Published on 19th February 2019


  • DIY brainhacker Andrew Vladimirov uses magnetic fields, ultra sound and electric stimulation of the brain in order to enhance its performance.

  • Rob Spence lost an eye as a child during a shooting accident. Seeking to push the boundaries of what a prosthetic eye could be, he placed a small camera inside the eye, the images from which can be live streamed onto a remote screen.

  • James Young, an amputee, created a hi-tech prosthetic arm inspired by computer game Metal Gear Solid. The arm boasts several features including a usb port for charging his phone, lights which pulse in time with his heartbeat and even a mount for a tiny drone which can be controlled from a panel on the forearm.

  • Sasha wears a homemade device nicknamed “the God helmet” which delivers electrical currents to the brain altering the wearers mood.

  • By implanting an RFID transponder under the skin users can program their transponders to enable them to enter their homes, unlock and start their vehicles, log into computers, etc. Amal Graafstra is a professional implanter and regularly hosts ‘chipping parties’ .

  • Kevin Warwick is widely regarded as the first cyborg. He has undertaken several experiments on himself, the one he demonstrates here shows how a bionic hand can mirror the movements of his left hand by communicating with a chip implanted into his left wrist. In another experiment he connected his nervous system to his wife’s so he could feel her gestures stating it was "more intimate than sex".

  • Skinterface aims to make skin an interface to the digital world so the wearer can ‘feel’ the virtual.

  • Benjamin Engel is in the early stages of implanting a bone conduction skull implant which will enable him to sense the mood of the internet. The device will vibrate in accordance with twitter trends in real time allowing him to ‘feel’ the mood of the internet.

  • Born with a severe form of colour blindness, Neil Harbisson had an antenna surgically implanted into his skull which allows him to hear colours.  For example, blue sounds like the musical note middle C. In addition to a human scale of colour perception he is also able to interpret infra-red and ultra violet light.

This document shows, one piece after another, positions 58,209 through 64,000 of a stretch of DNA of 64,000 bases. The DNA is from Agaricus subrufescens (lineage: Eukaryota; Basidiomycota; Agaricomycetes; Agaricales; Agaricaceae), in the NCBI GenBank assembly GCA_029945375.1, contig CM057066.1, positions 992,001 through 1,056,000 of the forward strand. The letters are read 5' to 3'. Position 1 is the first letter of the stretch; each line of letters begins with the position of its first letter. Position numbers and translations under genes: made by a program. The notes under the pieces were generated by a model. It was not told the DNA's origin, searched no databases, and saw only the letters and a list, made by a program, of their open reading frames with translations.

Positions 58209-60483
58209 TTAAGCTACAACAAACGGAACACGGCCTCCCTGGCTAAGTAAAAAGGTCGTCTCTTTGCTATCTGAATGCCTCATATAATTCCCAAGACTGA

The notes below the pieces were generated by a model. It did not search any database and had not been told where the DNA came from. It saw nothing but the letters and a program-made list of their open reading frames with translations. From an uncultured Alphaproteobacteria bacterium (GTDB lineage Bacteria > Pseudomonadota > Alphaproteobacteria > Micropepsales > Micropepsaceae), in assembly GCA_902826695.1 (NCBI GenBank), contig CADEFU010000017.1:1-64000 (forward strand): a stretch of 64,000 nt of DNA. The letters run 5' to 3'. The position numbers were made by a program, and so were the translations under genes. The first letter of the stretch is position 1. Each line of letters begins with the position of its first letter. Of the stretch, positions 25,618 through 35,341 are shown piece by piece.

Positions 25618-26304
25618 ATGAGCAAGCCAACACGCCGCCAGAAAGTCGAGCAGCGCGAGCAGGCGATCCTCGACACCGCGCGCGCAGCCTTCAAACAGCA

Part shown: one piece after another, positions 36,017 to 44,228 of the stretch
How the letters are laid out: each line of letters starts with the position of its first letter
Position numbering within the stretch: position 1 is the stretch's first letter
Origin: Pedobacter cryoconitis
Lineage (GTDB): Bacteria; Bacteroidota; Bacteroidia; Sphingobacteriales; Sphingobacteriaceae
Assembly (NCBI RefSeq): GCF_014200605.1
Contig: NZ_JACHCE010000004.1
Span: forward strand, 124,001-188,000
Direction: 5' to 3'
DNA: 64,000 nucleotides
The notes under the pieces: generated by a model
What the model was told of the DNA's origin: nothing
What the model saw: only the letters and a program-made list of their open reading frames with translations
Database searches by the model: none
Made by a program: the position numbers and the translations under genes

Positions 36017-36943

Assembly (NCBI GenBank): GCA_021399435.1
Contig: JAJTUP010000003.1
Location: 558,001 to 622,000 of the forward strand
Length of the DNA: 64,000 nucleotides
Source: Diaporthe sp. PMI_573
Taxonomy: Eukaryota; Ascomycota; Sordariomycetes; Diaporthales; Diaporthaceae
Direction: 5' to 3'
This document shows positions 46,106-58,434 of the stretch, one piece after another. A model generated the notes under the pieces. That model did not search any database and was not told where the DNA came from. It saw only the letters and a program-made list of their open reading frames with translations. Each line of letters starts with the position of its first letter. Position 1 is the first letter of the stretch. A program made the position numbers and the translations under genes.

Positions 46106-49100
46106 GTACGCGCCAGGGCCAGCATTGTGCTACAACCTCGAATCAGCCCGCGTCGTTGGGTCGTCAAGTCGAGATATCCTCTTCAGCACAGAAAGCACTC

• The echo-location headphones allow the user to experience space through parametric sound similar to the way bats, whales and dolphins locate and identify objects for navigation and hunting.

  • Moon Ribas has developed a sensor which is implanted in her elbow and vibrates whenever there is an earthquake. The implant allows her to feel global seismic activity in real time.

  • Dr Caroline Falconer is developing ways to treat depression using virtual reality. Patients react to a virtual crying child with whom they then change places, the aim being to cultivate self-compassion.

  • Pushkin is a brain controlled robot operated by the thought patterns of the wearer of an EEG skull cap.

  • Anders Sandberg is a research fellow at the Future of Humanity Institute, Oxford University. His work covers long range research into the future of our species.

  • Aubrey de Grey studies the process of ageing. It is his belief that humans might eventually live to the age of 1,000 years, a belief he claims founded not on faith, but on science.

    He states that when technology has advanced enough it will be possible to bring about the indefinite postponement of ageing.

  • Natasha Vita-More, author of the Transhumanist Manifesto

  • Alexei Turchin has spent several years researching and planning a roadmap to immortality, the map features a Plan A, Plan B, C and even D, all of which run simultaneously in case one of the plans should fail.

    Plan A focuses on life extension through health and includes advice such as “wear a seatbelt” or “make friends with a bio-scientist”. If this plan were to fail, Plan B moves onto more complex issues around cryogenic preservation, Plan C looks at digital immortality and plan D explores the notion that immortality already exists.

  • Sophia is one of the worlds most advanced humanoid robots capable of displaying over 50 facial expressions.

  • Nick Bostrom is Director of the Future of Humanity Institute, Oxford University. His work concentrates on staving off future catastrophes that threaten humanity. Top of the threat list is artificial intelligence and the idea that a super-intelligence could threaten our very survival.


Tagged with:
  • portrait
  • technology
  • transhumanist
  • immortality
  • cyborg